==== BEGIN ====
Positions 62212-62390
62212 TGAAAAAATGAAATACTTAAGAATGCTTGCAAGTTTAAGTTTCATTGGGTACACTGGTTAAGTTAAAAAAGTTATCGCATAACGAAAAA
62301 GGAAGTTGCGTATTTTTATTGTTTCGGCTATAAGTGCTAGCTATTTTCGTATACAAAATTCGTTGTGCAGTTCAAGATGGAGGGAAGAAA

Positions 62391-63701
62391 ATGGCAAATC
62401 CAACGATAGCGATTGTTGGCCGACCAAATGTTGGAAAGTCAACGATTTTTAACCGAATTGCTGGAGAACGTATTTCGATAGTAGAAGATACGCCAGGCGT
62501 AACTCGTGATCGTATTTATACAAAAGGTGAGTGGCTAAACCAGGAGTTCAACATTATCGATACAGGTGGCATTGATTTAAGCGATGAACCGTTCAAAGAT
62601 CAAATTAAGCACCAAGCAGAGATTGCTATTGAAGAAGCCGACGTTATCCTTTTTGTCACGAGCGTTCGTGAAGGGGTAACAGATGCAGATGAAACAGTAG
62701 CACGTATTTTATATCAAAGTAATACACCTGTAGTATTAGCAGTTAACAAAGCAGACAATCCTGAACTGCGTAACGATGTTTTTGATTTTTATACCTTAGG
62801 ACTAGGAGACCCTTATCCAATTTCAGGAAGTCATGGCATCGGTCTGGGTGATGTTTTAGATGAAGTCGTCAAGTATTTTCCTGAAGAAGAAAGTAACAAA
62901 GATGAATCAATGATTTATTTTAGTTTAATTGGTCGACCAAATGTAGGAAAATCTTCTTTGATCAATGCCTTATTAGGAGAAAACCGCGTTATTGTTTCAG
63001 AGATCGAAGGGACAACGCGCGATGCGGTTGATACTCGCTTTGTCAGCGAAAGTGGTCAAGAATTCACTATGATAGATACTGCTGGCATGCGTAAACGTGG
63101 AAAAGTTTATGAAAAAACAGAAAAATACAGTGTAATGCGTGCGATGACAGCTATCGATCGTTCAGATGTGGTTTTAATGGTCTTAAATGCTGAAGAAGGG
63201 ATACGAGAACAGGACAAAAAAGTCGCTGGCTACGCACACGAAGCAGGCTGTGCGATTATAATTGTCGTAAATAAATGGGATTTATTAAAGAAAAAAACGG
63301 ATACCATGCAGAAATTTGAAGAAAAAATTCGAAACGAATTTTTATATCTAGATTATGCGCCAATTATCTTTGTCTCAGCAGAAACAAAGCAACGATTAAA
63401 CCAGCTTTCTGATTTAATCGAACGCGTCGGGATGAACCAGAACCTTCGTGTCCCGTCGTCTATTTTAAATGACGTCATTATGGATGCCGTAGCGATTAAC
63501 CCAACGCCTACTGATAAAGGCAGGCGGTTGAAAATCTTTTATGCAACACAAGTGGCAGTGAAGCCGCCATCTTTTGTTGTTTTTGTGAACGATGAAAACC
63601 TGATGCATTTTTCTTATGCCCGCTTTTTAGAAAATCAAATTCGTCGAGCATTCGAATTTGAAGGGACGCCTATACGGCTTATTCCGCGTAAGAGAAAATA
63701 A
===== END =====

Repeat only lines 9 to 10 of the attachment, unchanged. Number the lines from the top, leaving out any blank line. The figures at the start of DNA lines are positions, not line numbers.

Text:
62701 CACGTATTTTATATCAAAGTAATACACCTGTAGTATTAGCAGTTAACAAAGCAGACAATCCTGAACTGCGTAACGATGTTTTTGATTTTTATACCTTAGG
62801 ACTAGGAGACCCTTATCCAATTTCAGGAAGTCATGGCATCGGTCTGGGTGATGTTTTAGATGAAGTCGTCAAGTATTTTCCTGAAGAAGAAAGTAACAAA